Cal Poly Pomona Physics and Astronomy Student Evan Nuñez Receives the Chambliss Astronomy Achievement Student Award
Evan Nuñez’s journey to Cal Poly Pomona started as a child when he watched documentaries about astronomy with his mother. His mother once majored in the subject and though she didn’t complete her degree, it remained a lifelong interest that her son inherited. One day his mother took him to the library and while exploring a book on Venus he came to the realization that astronomy was for him. At that time he didn’t even know exactly what astronomers did, but in high school he learned that in order to pursue his passion for the stars he needed to improve his math skills and study physics, which he did.
Nuñez’s experience at El Camino Community College was formative. There he found a nurturing environment and encouragement from professors. That encouragement included information about CAMPARE. It’s important to note that the Director of CAMPARE is Cal Poly Pomona Professor Alexander Rudolph. The program is a network of CSU and community colleges from which students are recruited to participate in 8-10 week research projects during the summer. Nuñez researched the offerings and saw that University of Wyoming had a very good telescope and since his interest was in observational astronomy he applied. He recalls “I got to live the astronomer’s dream, driving up to the telescope every night and recording data.” He was looking at quasars. The quasar research was his first exposure to the research world and it reaffirmed his passion for astronomy.
After the CAMPARE experience Nuñez presented at a research symposium at Cal Poly Pomona. During that symposium he met Professor Povich who invited him to join his research group and apply to the Cal-Bridge program. Nuñez had been accepted at Berkeley, UCLA and UC Santa Cruz but chose Cal Poly Pomona. His research work with Professor Povich and Professor Breanna Binder is what earned him the Chambliss Astronomy Achievement Student Award. Only 5 undergraduate submissions are selected out of over 100 entries. The title of the poster he presented to judges at the American Astronomical Society meeting in Washington D.C. was, “Characterizing Intermediate-Mass Pre-Main-Sequence Stars via X-Ray Emission.” The research aims to determine the age of very young regions of the galaxy. Researchers looked at the Great Nebula in Carina and used the x-ray emission of intermediate-mass pre-main-sequence stars to determine the age of the region. What excites Nuñez most is the potential to gain insight into which stars may have solar systems and the potential for life.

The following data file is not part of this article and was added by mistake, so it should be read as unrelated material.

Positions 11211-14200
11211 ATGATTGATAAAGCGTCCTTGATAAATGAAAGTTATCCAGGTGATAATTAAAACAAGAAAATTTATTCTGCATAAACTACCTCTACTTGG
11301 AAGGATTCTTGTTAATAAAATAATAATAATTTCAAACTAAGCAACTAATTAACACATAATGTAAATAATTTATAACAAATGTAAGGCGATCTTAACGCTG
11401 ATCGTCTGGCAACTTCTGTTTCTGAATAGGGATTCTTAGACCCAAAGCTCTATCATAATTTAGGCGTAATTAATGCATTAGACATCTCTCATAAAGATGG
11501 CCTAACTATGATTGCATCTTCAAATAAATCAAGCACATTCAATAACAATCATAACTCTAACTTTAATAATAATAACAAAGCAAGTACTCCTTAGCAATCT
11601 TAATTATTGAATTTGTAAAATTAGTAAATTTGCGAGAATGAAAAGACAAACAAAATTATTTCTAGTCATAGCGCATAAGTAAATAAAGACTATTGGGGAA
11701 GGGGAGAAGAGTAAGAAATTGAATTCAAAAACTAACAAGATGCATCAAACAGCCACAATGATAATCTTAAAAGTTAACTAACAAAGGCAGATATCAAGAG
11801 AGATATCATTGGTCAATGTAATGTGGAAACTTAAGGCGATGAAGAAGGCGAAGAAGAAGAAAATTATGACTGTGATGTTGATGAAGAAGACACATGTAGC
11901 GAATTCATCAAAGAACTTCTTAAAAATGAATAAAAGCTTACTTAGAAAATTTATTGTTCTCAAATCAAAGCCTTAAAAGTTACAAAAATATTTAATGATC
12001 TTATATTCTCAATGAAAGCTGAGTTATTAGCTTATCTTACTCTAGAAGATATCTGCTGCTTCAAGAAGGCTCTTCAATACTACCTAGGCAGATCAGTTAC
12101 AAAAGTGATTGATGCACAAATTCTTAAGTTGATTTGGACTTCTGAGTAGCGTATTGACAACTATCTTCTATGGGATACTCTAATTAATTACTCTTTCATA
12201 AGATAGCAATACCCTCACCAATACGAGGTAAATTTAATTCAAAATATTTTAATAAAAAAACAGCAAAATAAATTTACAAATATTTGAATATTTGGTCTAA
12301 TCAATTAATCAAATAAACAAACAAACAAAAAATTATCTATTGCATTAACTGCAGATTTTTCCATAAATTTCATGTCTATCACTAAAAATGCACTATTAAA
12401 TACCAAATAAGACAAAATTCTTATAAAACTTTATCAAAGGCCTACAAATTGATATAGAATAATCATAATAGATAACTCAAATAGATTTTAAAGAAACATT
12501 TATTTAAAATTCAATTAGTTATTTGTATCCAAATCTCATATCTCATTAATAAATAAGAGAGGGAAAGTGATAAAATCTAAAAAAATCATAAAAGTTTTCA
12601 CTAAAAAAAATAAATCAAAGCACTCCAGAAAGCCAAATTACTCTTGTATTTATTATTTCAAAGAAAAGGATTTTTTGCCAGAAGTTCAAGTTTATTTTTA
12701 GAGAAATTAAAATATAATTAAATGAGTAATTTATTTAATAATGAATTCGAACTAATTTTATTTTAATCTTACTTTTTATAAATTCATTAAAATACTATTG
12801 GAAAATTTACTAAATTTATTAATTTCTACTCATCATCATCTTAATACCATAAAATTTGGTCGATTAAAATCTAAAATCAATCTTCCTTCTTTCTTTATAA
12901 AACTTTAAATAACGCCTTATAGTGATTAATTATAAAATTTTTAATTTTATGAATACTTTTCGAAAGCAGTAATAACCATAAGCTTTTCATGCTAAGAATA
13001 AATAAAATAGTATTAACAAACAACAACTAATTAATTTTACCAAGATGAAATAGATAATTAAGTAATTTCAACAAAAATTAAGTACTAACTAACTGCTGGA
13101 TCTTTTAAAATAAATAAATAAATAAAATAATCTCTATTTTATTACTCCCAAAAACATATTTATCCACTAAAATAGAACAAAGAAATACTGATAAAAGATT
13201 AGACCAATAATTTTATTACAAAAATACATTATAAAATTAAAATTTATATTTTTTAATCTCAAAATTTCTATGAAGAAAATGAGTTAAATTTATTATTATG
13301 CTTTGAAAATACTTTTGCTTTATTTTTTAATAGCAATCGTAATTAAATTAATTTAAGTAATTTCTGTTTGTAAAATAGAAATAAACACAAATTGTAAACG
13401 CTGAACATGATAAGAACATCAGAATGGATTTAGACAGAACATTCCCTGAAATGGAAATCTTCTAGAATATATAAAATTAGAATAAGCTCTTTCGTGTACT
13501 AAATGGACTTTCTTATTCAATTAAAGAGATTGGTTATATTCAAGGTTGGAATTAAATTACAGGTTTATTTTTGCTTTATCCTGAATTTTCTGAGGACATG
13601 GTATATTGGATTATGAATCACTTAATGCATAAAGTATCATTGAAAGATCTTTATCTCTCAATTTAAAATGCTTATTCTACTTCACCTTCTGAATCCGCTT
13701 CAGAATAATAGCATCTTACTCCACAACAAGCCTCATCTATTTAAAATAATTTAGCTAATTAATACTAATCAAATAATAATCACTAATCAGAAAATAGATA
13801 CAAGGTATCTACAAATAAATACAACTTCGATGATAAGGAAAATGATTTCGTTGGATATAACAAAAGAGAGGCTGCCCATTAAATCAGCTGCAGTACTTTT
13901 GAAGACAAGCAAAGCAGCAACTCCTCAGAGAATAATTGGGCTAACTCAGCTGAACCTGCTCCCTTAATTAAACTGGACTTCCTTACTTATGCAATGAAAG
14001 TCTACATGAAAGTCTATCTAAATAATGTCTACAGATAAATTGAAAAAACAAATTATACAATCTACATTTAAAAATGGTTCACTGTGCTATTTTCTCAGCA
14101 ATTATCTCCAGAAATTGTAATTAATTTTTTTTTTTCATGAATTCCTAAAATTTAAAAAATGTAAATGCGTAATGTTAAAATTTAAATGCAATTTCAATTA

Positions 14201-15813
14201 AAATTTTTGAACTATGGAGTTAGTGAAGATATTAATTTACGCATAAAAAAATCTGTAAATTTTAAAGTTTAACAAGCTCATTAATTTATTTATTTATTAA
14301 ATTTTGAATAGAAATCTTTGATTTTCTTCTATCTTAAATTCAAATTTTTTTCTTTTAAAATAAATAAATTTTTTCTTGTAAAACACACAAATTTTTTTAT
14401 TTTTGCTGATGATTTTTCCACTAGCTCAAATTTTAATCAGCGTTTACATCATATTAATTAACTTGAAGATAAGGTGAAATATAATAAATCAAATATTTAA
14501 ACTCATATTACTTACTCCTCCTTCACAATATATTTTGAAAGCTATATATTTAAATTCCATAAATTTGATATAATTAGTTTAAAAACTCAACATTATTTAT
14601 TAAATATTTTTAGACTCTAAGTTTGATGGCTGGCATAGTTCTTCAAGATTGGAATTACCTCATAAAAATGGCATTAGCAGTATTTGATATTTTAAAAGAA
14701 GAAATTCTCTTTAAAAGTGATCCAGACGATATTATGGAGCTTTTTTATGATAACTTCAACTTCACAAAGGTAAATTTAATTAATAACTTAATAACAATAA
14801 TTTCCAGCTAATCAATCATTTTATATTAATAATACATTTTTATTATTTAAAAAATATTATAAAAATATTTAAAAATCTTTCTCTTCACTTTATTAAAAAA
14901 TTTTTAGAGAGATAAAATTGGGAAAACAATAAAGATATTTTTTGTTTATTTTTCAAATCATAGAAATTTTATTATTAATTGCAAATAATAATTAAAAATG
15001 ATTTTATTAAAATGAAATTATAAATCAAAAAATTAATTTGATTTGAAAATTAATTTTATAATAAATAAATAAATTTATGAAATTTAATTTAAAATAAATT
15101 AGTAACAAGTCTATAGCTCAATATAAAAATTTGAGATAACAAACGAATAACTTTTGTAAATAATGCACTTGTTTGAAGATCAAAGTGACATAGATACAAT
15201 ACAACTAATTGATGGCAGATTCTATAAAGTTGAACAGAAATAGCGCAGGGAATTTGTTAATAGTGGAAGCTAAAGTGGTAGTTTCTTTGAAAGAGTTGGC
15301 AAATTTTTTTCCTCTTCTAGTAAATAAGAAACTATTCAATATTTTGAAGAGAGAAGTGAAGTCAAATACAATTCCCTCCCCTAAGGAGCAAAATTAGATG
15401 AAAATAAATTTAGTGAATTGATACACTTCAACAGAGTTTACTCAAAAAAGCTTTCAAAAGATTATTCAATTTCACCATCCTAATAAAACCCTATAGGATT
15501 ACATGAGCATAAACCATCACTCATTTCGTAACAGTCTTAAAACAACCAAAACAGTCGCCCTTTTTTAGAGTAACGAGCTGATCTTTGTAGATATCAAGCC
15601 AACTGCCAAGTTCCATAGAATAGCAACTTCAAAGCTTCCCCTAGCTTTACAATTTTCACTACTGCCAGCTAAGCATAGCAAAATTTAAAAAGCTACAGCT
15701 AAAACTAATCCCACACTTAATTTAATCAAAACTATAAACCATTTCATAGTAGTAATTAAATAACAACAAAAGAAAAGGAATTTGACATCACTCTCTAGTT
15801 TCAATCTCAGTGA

The research required running models that required a lot of input and Nuñez says that wouldn’t have been possible without the help of Dr. Binder. Nuñez was impressed by how supportive Binder and Povich have been. They ensured he had access to all the software he needed to do the work and taught him how to run it and interpret the data. Nuñez said they made him feel at ease with asking questions. After Nuñez earns his BS degree his goal is to earn a Ph.D. in astrophysics. His experience at Cal Poly Pomona has inspired him to consider teaching as a profession. Though Nuñez likes research, he feels it would be an honor to be able to do for others what his professors have done for him.